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Burlesque Chuck Full of Delightful Nonsense--Jests Lack Variety but Are Mighty Clever

By K. B. Murdock .

"Popular Mechanics" is now a sharer in the glory of the "Cosmopolitan" and the "Transcript" in that it receives attention to the extent of a copious special number of the Lampoon. To the unmechanically inclined reader there must be satisfaction in finding here the realization of many of his most impractical dreams, and genial and often pointed scoffing at the more obvious foibles of one of the chief ornaments of our newsstands. Whether the devoted reader of "Popular Mechanics" who has for years compounded folding beds out of hen houses by following the directions in his favorite periodical, will be equally content, is another question, but surely in the intervals of his labors he may enjoy the full tide of Lampoon punning, alliteration, and nonsense. Nonsense it is, of course, but of the sort that might beneficially be made prescribed reading for many of us.

Many Delightful Features

In details the number is to be praised. Cover, style of type, and particularly the twisted reproduction of stock phrases known to readers of "Popular Mcchanies," live up to the best standards of other Lampoon burlesques. As to the material itself, although no one is likely to find here a newly uncovered vein of humor, no one with preconceived opinions as to what the Lampoon may be expected to offer, will be disappointed. Some clever drawing, some clever writing, faithful adherence to well-worn themes for jesting all these are found in their due proportions. Best of all these is the imagination so often lacking and wished for in other college writing and other college interests. Quite the most delightful features, to one reader at least, are the brief paragraphs sandwiched in at the bottom of many columns each containing an utterly commonplace fact stated with the gravity befitting the wisdom of a new Solomon.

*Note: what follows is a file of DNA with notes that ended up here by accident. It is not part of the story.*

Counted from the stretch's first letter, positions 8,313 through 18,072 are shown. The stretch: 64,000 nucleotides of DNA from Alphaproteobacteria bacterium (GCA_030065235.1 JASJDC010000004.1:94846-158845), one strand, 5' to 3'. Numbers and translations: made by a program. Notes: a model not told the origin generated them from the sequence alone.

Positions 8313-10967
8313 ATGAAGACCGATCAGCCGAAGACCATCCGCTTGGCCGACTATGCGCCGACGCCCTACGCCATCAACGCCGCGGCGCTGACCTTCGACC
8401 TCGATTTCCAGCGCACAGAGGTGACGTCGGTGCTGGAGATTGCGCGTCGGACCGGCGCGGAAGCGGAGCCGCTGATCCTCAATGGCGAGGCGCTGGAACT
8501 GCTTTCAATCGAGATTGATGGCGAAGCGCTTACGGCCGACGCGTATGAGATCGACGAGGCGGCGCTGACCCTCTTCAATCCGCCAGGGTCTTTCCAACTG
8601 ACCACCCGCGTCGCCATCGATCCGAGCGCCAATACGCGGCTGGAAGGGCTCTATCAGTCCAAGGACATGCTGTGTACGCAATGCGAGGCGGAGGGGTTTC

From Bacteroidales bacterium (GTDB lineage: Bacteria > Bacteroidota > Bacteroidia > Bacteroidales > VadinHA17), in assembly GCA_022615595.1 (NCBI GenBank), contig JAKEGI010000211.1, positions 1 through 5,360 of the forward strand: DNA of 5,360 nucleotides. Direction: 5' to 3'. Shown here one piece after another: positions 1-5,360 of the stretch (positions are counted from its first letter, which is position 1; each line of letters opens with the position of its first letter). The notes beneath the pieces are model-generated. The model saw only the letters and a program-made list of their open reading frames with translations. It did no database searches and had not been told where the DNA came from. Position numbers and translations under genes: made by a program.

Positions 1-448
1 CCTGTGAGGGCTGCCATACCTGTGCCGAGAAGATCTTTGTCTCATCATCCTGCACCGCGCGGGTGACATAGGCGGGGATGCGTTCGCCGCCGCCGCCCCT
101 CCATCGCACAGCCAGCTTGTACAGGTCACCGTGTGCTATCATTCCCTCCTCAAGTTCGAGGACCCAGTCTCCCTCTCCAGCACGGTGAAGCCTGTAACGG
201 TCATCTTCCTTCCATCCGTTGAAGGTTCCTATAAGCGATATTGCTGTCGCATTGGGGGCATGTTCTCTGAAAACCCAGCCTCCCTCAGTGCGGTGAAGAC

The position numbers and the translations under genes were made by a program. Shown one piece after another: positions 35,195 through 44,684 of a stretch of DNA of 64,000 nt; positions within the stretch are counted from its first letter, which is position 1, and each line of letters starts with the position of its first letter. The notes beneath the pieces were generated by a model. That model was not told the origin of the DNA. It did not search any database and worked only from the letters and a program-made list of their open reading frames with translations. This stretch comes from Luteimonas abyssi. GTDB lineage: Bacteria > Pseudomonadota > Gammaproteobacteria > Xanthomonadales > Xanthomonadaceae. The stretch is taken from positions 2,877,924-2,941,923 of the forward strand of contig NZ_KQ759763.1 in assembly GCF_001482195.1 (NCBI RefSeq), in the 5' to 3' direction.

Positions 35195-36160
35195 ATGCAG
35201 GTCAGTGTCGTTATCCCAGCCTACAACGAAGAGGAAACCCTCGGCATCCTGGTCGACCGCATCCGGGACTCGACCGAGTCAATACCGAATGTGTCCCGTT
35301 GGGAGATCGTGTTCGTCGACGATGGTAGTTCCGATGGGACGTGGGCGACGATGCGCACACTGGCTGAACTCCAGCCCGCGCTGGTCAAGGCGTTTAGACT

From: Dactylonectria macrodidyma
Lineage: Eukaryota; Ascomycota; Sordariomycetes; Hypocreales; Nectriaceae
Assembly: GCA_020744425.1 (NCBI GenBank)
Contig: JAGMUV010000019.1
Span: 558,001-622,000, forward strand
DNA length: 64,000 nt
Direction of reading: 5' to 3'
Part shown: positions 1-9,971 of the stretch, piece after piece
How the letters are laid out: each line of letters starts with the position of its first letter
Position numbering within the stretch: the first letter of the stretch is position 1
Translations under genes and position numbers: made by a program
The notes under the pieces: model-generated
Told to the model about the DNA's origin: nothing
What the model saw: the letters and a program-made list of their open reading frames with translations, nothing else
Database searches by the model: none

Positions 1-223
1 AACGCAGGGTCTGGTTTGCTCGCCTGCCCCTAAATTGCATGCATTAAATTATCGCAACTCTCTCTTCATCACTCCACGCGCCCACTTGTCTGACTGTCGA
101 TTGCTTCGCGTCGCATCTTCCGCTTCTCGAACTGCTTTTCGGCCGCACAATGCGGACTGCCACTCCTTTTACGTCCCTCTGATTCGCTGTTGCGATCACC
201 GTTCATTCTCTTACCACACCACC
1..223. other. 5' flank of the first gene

Lack of Variety Only Defect

Yet somehow, as a whole, the number is not likely to achieve the recognition of the "Transcript" Lampoon, or the earlier but never-to-be-forgotten issue devoted to the Boston papers. This is not due, we may fancy, to any deficiencies in this year's board, but rather to the limited opportunity offered by the subject of this latest Lampoon. There is too little variety--after all when one has amusingly pictured and described a "Practical Canary Bird Feeder," or has devised a "Combination Comb and Worm Kit," one has sufficiently treated the usual contributions to "Popular Mechanics." To fill a whole number, then, involves some repetition, and, perhaps, at times some tedium for the reader. Of course an excursion into the advertising pages of the model offers the jaded Lampoon contributor one more field for jesting, but at last he must fall tamely back to invent a new contrivance or a new "helpful hint," which, however painstaking in its working up, suffers from close association with too many of its kind. Such are the penalties of "special numbers" except where the subject lends itself more easily to varied treatment. That the number, in spite of its handicaps, proves so entertaining, testifies highly to the quality of its individual contributions

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